Time in Yerevan: 11:07:36,   17 January

Armenia’s winemaking field has beautiful future - French oenologist Michel Rolland

YEREVAN, APRIL 11, ARMENPRESS. Famous oenologist Michel Rolland is currently in Armenia at the invitation of the Karas wine factory. He studied at Tour Blanche school of oenology in the French city of Bordeaux, than became one of the 5 successors who continued their studies at the very popular oenology institute of Bordeaux.

Now he is one of the most internationally famous oenologists and cooperates with more than 14 countries by providing consultation and making country-specific wines. Château Le Bon Pasteur, Château Bertineau Saint-Vincent, Château Rolland-Maillet, Château Fontenil, Château La Grande Clotte products belong to him. He is also co-owner of other famous wine products (Valde Flores, Campo Eliseo, Yacochuya and Clos De los Siete).

The French oenologist gave an interview to Armenpress speaking about the purpose of his visit, as well as his activity.

-Mr. Rolland, what is the purpose of your visit?

-It is already 5 years we are engaged in the Karas factory’s program. One of my assistants visits here for at least 3 times a year. I come here to implement the final stage of the process, to summarize the works done, in other words, my assistants make wine, and I do the final steps.

-How often do you personally visit Armenia?

-I am cooperating with a lot of countries, and I have 7 assistants. At least once I manage to visit here since the most important steps are being made at the final stage where experience is necessary.

-Are there any other economic entities in Armenia engaged in wine production to which you also provide consultation?

-No, there aren’t, I cooperate only with Karas.

-What can you say about the quality of Armenian wine? What characteristic features will you identify?

-You know, when I arrived in Armenia for the first time, it was 2011 I guess, I was thinking that wine is not so good in Armenia, and we will be able to make a good wine in 5-6 years as firstly the region is very favorable for it, and people work better than before. We don’t make wine with the same methods everywhere. Wine must be unique in each place. My goal is to find how to make a really good wine. As for the Armenian wine, I can say that it is yet not completely revealed. When Eduardo Eurnekian invited me to visit Armenia, initially I was a little surprised, but I said I will come, and we launched this program. Winemaking in Bordeaux is almost simple, but in Armenia the path of good winemaking is full of challenges, but I like it. Today we are confident that it will be possible to make a very good wine in Armenia.

-You are in this field for quite a long time, it can be said you devoted your entire life to this field. You said it is possible to make a good wine in Armenia. In your opinion, what are the criteria that will enable to make a really good quality wine?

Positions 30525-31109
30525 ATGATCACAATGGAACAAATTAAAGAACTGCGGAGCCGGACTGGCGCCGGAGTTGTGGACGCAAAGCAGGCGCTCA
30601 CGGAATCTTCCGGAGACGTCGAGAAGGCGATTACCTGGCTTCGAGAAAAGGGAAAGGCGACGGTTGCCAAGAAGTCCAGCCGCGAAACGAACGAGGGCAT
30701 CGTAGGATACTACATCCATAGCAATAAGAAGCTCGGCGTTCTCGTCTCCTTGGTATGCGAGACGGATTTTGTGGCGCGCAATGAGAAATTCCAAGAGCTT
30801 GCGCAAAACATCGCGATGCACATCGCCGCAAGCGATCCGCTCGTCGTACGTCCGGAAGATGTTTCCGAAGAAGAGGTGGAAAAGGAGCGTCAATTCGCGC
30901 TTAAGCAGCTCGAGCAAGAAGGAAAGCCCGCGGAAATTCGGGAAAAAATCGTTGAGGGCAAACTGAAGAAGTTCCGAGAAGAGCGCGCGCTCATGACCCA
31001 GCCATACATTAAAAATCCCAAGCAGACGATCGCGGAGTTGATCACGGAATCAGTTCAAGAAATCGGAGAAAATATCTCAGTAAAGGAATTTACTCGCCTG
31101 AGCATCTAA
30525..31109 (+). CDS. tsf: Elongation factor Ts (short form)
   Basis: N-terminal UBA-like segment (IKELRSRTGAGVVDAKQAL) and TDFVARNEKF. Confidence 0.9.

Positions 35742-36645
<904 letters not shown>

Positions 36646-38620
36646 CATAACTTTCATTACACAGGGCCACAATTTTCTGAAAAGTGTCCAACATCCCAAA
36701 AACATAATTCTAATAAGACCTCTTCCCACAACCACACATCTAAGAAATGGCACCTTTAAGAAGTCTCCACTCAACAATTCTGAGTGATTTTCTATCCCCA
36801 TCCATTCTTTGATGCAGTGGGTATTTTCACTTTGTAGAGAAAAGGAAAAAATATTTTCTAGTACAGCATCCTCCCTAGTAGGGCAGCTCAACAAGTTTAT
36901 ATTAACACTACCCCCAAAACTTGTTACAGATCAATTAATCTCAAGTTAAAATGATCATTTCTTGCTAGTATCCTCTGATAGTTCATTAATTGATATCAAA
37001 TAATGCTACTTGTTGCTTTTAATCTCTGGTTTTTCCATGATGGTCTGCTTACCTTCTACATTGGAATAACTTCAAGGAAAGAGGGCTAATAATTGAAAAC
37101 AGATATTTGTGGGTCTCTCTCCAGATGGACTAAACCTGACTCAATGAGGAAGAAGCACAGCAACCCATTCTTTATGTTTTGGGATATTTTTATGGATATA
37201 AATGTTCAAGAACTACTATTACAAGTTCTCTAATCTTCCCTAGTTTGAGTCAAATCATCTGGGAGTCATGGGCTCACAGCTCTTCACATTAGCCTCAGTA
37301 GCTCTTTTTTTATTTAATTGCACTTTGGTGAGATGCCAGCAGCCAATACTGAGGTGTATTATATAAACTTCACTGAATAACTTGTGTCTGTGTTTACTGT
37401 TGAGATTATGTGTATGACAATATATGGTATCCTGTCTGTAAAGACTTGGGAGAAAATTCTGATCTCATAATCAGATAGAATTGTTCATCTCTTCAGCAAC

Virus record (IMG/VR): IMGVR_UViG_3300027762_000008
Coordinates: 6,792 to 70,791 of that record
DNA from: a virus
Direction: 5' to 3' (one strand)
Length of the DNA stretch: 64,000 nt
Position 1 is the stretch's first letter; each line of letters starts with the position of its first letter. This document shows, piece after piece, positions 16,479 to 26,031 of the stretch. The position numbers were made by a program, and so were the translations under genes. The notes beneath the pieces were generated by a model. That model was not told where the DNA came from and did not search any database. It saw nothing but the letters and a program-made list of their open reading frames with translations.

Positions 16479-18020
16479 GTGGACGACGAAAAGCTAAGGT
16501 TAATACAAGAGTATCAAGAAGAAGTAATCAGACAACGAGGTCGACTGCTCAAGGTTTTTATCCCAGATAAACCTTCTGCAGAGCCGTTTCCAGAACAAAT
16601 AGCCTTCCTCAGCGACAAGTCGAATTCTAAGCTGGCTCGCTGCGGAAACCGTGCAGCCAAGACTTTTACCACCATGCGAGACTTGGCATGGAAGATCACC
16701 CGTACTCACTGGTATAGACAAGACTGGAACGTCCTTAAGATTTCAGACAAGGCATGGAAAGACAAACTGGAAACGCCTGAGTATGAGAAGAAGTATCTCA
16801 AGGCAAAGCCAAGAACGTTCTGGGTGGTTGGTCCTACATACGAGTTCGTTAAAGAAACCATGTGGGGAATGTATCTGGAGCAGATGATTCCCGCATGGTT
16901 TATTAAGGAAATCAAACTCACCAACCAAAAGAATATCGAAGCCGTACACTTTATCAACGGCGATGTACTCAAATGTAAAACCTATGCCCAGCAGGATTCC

-I really don’t know. My goal is one: wherever I am, I am trying to do the best I can. Sometimes I told people with whom I cooperate that we are not here to make a Bordeaux wine: for instance, we are in Armenia to make an Armenian wine, in Argentina – an Argentine wine, in India – an Indian wine. We need to understand the type of grape, vine cultivation process, eventually the place where we are, and after that we can make a good wine. I think it is a little early for Armenia, but it has a very beautiful future in this field.

-Mr. Rolland, you tasted different kinds of wine in your life, and what is the most impressive wine you have ever tested?

-I don’t know exactly how many kinds of wines I have tasted in my life, but yes, they were many for sure. As such, I will mention the old wines which I like very much, and there are few countries where it is possible to have old wines. For instance, in Armenia it is yet impossible to speak about 45-50 year-old wine, maybe it will be possible in future. Even in Italy they are few, there are some types in California.

-Mr. Rolland, your father, grandfather also were engaged in this field. What do you think, whether a person must have inherited the respective skills for being a wine expert?

-In my case it definitely is. You know, I always made jokes in this regard since when I was a child, I thought everyone in the world is engaged in wine production, I mean I saw the whole world as such since I grew up in the vineyard, and we didn’t travel as now we do. I have always been in this field, and I didn’t imagine anything else in my mind. My goal was to continue the work of my family.  

Interview by Syuzi Muradyan



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